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Life and Work of Guru Arjan$
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Pashaura Singh

Print publication date: 2006

Print ISBN-13: 9780195679212

Published to Oxford Scholarship Online: October 2012

DOI: 10.1093/acprof:oso/9780195679212.001.0001

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PRINTED FROM OXFORD SCHOLARSHIP ONLINE (oxford.universitypressscholarship.com). (c) Copyright Oxford University Press, 2021. All Rights Reserved. An individual user may print out a PDF of a single chapter of a monograph in OSO for personal use. date: 06 December 2021

The Adi Granth: Fixing the Divine Word

The Adi Granth: Fixing the Divine Word

Chapter:
(p.134) 6 The Adi Granth: Fixing the Divine Word
Source:
Life and Work of Guru Arjan
Author(s):

Pashaura Singh

Publisher:
Oxford University Press
DOI:10.1093/acprof:oso/9780195679212.003.0006

This chapter reconstructs the history of the compilation of the Adi Granth. It looks at the interactions between the Mughal and the Sikh traditions and examines the place of certain early manuscripts in the formation of the Sikh canon. Bhai Gurdas and Jagana Brahmin are believed to have helped Guru Arjan in his preparation of the Adi Granth. In addition, four other scribes — Bhai Sant Das, Bhai Haria, Bhai Sukha, and Bhai Mansa Ram — were also involved. Incidentally, at least four different handwritings were identified at different places, although the primary scribe is responsible for the major portion of the Kartarpur Bir. The making of the scripture was thus a product of teamwork led by Guru Arjan at Ramsar, in the central place of Amritsar. The formation of the Sikh canon commenced with the use in Sikh liturgy of Guru Nanak's hymns, when he was the head of a nascent Sikh Panth. Analysis of the early manuscripts indicates that Guru Arjan worked on a number of pre-canonical texts before coming up with an authoritative text of the Adi Granth in 1604.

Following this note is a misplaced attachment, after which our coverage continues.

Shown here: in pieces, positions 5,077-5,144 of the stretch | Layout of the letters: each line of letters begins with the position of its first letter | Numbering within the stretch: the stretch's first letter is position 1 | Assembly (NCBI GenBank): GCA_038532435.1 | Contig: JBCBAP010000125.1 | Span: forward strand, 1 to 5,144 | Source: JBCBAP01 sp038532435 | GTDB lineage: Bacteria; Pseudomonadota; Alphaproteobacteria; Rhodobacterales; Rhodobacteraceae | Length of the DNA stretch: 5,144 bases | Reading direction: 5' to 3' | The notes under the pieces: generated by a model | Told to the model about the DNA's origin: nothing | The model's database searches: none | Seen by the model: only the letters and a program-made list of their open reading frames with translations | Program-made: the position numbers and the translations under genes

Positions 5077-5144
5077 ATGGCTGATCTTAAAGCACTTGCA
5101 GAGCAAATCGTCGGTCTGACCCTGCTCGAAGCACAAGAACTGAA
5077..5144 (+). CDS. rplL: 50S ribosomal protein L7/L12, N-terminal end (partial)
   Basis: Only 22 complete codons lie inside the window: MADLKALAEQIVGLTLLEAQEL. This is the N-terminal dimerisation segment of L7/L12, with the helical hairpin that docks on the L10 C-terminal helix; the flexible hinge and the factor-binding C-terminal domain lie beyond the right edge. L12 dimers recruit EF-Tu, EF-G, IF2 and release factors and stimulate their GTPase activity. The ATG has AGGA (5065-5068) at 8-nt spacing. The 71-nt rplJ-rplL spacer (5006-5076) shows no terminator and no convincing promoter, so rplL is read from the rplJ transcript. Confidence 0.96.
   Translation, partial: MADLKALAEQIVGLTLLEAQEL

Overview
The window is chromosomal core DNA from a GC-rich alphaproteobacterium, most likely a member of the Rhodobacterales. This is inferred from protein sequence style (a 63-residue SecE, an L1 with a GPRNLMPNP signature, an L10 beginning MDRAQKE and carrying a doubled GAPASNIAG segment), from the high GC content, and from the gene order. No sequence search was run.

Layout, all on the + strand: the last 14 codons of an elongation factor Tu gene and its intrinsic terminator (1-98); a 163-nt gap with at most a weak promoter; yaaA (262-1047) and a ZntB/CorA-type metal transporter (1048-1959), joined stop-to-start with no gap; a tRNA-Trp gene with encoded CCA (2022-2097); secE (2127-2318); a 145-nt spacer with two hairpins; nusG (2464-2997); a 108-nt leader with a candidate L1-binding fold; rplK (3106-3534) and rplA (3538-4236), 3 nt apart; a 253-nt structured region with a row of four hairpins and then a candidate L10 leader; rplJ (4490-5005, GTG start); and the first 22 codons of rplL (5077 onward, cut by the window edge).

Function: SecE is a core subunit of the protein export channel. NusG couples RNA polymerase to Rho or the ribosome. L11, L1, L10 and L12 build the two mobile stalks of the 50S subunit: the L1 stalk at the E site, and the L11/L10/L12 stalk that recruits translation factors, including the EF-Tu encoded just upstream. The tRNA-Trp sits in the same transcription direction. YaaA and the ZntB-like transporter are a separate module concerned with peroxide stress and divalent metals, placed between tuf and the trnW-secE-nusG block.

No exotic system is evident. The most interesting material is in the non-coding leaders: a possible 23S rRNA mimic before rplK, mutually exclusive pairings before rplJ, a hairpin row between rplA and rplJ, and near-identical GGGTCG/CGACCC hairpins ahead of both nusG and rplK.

Keywords:   Guru Arjan, Adi Granth, scribes, Bhai Haria, pre-canonical texts, Ramsar, Kartarpur Bir, Bhai Gurdas, Jagana Brahmin, Bhai Sant Das

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